Collective legal autonomy concerning traditional ecological knowledge: the rights of indigenous peoples and their linkages to biodiversity conservation in Colombia and Australia
thesisposted on 2022-03-28, 02:34 authored by Natalia Rodríguez-Uribe
This thesis compares the legal status of biodiversity conservation and the recognition of the human rights of Indigenous peoples in Australia and Colombia. It argues that these two areas are legally protected interests that often collide. One interest cannot be sacrificed for the sake of the other and thus a Pareto optimal balance has to be reached. The aim of the research is to ascertain the most suitable model to achieve biodiversity conservation objectives in territories inhabited or otherwise used by Indigenous peoples. For accomplishing this aim, the thesis critically assesses the models of fortress conservation and community-based conservation (CBC), grounded in the discipline of international environmental law. It argues that the first model, based on the premise of keeping people separate to pristine wildernesses, evolved towards the more inclusive second model, which is currently considered best practice. Australia currently implements CBC and has co-management agreements with Aboriginal and Torres Strait Islander peoples for protected areas. The thesis challenges both of these models on the basis that they do not optimise both interests, and proposes a third human rights–based model, called the collective legal autonomy concerning traditional ecological knowledge (TEK). The collective legal autonomy concerning TEK is grounded in differentiated collective human rights entitled to Indigenous communities in their quality as peoples. By analysing the Colombian Constitution and the rulings of the Constitutional Court, along with case studies of Indigenous communities in the country, the thesis concludes that this human rights–based model achieves a Pareto optimal solution between the two legally protected interests of biodiversity conservation and the recognition of the rights of Indigenous peoples.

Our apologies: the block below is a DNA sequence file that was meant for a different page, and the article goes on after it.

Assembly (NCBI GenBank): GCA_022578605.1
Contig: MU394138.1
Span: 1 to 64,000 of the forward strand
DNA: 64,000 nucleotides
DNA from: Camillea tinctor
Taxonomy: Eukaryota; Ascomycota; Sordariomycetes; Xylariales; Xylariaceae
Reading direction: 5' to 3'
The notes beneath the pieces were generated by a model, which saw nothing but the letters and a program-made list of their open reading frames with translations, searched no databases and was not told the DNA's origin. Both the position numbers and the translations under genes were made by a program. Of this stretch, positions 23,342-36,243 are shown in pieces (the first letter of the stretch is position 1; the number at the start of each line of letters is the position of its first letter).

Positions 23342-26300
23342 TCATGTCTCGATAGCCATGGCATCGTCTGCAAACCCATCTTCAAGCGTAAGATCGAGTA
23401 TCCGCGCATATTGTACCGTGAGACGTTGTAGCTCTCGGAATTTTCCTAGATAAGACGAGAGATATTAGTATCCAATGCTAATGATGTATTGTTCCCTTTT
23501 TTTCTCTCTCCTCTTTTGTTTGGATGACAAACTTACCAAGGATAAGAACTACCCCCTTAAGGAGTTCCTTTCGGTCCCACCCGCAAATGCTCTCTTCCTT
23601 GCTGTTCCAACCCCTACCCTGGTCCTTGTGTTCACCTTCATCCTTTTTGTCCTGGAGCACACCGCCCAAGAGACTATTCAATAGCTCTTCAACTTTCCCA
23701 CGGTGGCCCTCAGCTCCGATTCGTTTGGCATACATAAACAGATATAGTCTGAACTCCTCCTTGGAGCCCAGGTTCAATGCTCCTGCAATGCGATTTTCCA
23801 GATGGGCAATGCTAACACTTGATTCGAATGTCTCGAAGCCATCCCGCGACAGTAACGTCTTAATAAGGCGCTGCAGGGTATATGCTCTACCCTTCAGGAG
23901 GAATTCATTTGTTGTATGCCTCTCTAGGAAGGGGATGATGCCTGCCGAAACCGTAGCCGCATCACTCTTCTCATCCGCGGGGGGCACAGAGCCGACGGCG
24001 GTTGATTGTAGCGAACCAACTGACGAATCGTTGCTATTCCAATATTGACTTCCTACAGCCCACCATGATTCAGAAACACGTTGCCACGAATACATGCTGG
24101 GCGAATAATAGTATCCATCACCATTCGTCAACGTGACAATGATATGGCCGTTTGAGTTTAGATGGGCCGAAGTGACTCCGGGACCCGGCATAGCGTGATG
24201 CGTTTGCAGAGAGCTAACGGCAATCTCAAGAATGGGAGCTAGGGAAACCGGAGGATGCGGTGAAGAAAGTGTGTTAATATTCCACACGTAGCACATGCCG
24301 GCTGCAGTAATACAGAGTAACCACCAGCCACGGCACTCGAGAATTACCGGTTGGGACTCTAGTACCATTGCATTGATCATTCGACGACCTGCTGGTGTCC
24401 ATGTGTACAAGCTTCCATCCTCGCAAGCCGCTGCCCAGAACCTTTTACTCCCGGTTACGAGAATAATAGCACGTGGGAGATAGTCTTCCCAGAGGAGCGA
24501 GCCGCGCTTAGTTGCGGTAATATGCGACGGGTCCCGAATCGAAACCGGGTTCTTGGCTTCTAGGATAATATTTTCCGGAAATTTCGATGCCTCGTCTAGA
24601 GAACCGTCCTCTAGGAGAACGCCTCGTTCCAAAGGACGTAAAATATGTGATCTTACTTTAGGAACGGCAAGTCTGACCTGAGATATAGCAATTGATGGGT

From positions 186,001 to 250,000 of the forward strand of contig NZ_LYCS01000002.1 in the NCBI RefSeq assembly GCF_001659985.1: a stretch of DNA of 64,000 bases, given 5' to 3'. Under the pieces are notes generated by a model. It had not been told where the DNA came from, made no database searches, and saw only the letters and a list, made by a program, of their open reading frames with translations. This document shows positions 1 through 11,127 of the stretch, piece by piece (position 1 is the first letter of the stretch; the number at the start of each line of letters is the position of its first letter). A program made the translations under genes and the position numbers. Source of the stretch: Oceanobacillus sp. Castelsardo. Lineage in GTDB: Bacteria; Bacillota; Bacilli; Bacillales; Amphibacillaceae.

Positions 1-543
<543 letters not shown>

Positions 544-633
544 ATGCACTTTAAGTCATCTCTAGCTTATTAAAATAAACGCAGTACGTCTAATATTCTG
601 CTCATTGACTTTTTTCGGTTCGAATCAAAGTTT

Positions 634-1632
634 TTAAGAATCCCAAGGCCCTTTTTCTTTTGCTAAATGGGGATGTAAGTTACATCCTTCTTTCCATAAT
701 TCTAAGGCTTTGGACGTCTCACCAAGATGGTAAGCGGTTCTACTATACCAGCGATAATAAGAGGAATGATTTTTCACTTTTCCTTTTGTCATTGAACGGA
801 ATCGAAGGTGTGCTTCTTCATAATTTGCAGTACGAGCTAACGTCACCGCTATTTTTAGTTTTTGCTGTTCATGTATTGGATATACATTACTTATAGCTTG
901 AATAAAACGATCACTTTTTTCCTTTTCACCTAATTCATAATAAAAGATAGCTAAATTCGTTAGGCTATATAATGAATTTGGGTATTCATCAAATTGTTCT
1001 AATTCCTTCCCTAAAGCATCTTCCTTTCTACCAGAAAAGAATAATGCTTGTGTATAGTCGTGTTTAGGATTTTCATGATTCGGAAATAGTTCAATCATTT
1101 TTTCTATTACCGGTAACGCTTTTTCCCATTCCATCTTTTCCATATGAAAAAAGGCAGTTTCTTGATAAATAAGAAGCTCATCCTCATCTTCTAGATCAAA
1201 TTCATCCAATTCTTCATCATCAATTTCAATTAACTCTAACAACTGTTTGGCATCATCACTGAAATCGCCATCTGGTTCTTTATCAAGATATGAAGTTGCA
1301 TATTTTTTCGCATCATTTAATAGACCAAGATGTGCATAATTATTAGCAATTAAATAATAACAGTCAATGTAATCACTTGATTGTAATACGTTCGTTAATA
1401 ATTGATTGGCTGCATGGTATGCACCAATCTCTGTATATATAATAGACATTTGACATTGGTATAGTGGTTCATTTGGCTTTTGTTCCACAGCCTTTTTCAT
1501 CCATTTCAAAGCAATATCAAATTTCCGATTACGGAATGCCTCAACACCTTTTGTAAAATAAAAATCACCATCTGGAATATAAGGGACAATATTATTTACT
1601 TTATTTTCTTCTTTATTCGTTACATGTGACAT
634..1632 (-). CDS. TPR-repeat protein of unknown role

Table of ContentsIntroduction -- Chapter I. Biodiversity and indigenous peoples’ human rights : framing the discussion on conservation -- Chapter II. Fortress conservation : separating people from nature -- Chapter III. Community-based conservation : issues with the recognition of indigenous peoples -- Chapter IV. Collective legal autonomy concerning traditional ecological knowledge -- Conclusions.
NotesTheoretical thesis. Bibliography: pages 329-373
Awarding InstitutionMacquarie University
Degree TypeThesis PhD
DegreePhD, Macquarie University, Faculty of Arts, Macquarie Law School
Department, Centre or SchoolMacquarie Law School
Year of Award2014
Principal SupervisorCarlos Bernal-Pulido
Additional Supervisor 1Shawkat Alam
RightsCopyright Natalia Rodríguez-Uribe 2013. Copyright disclaimer: http://mq.edu.au/library/copyright
Extent1 online resource (xiv, 374 pages)
Former Identifiersmq:52995 http://hdl.handle.net/1959.14/1131876
Australiainternational environmental lawBiodiversity conservation -- Government policy -- ColombiaconservationIndigenous peoplesTorres Strait IslandersBiodiversity conservation -- Government policy -- AustraliaIndigenous peoples -- Civil rights -- Colombiahuman rightsTraditional ecological knowledge -- Law and legislation -- ColombiaTraditional ecological knowledge -- Law and legislation -- AustraliaAboriginal peoplesbiodiversityColombiaBiodiversity conservationTraditional ecological knowledgeindigenous peoplesIndigenous peoples -- Civil rights -- Australia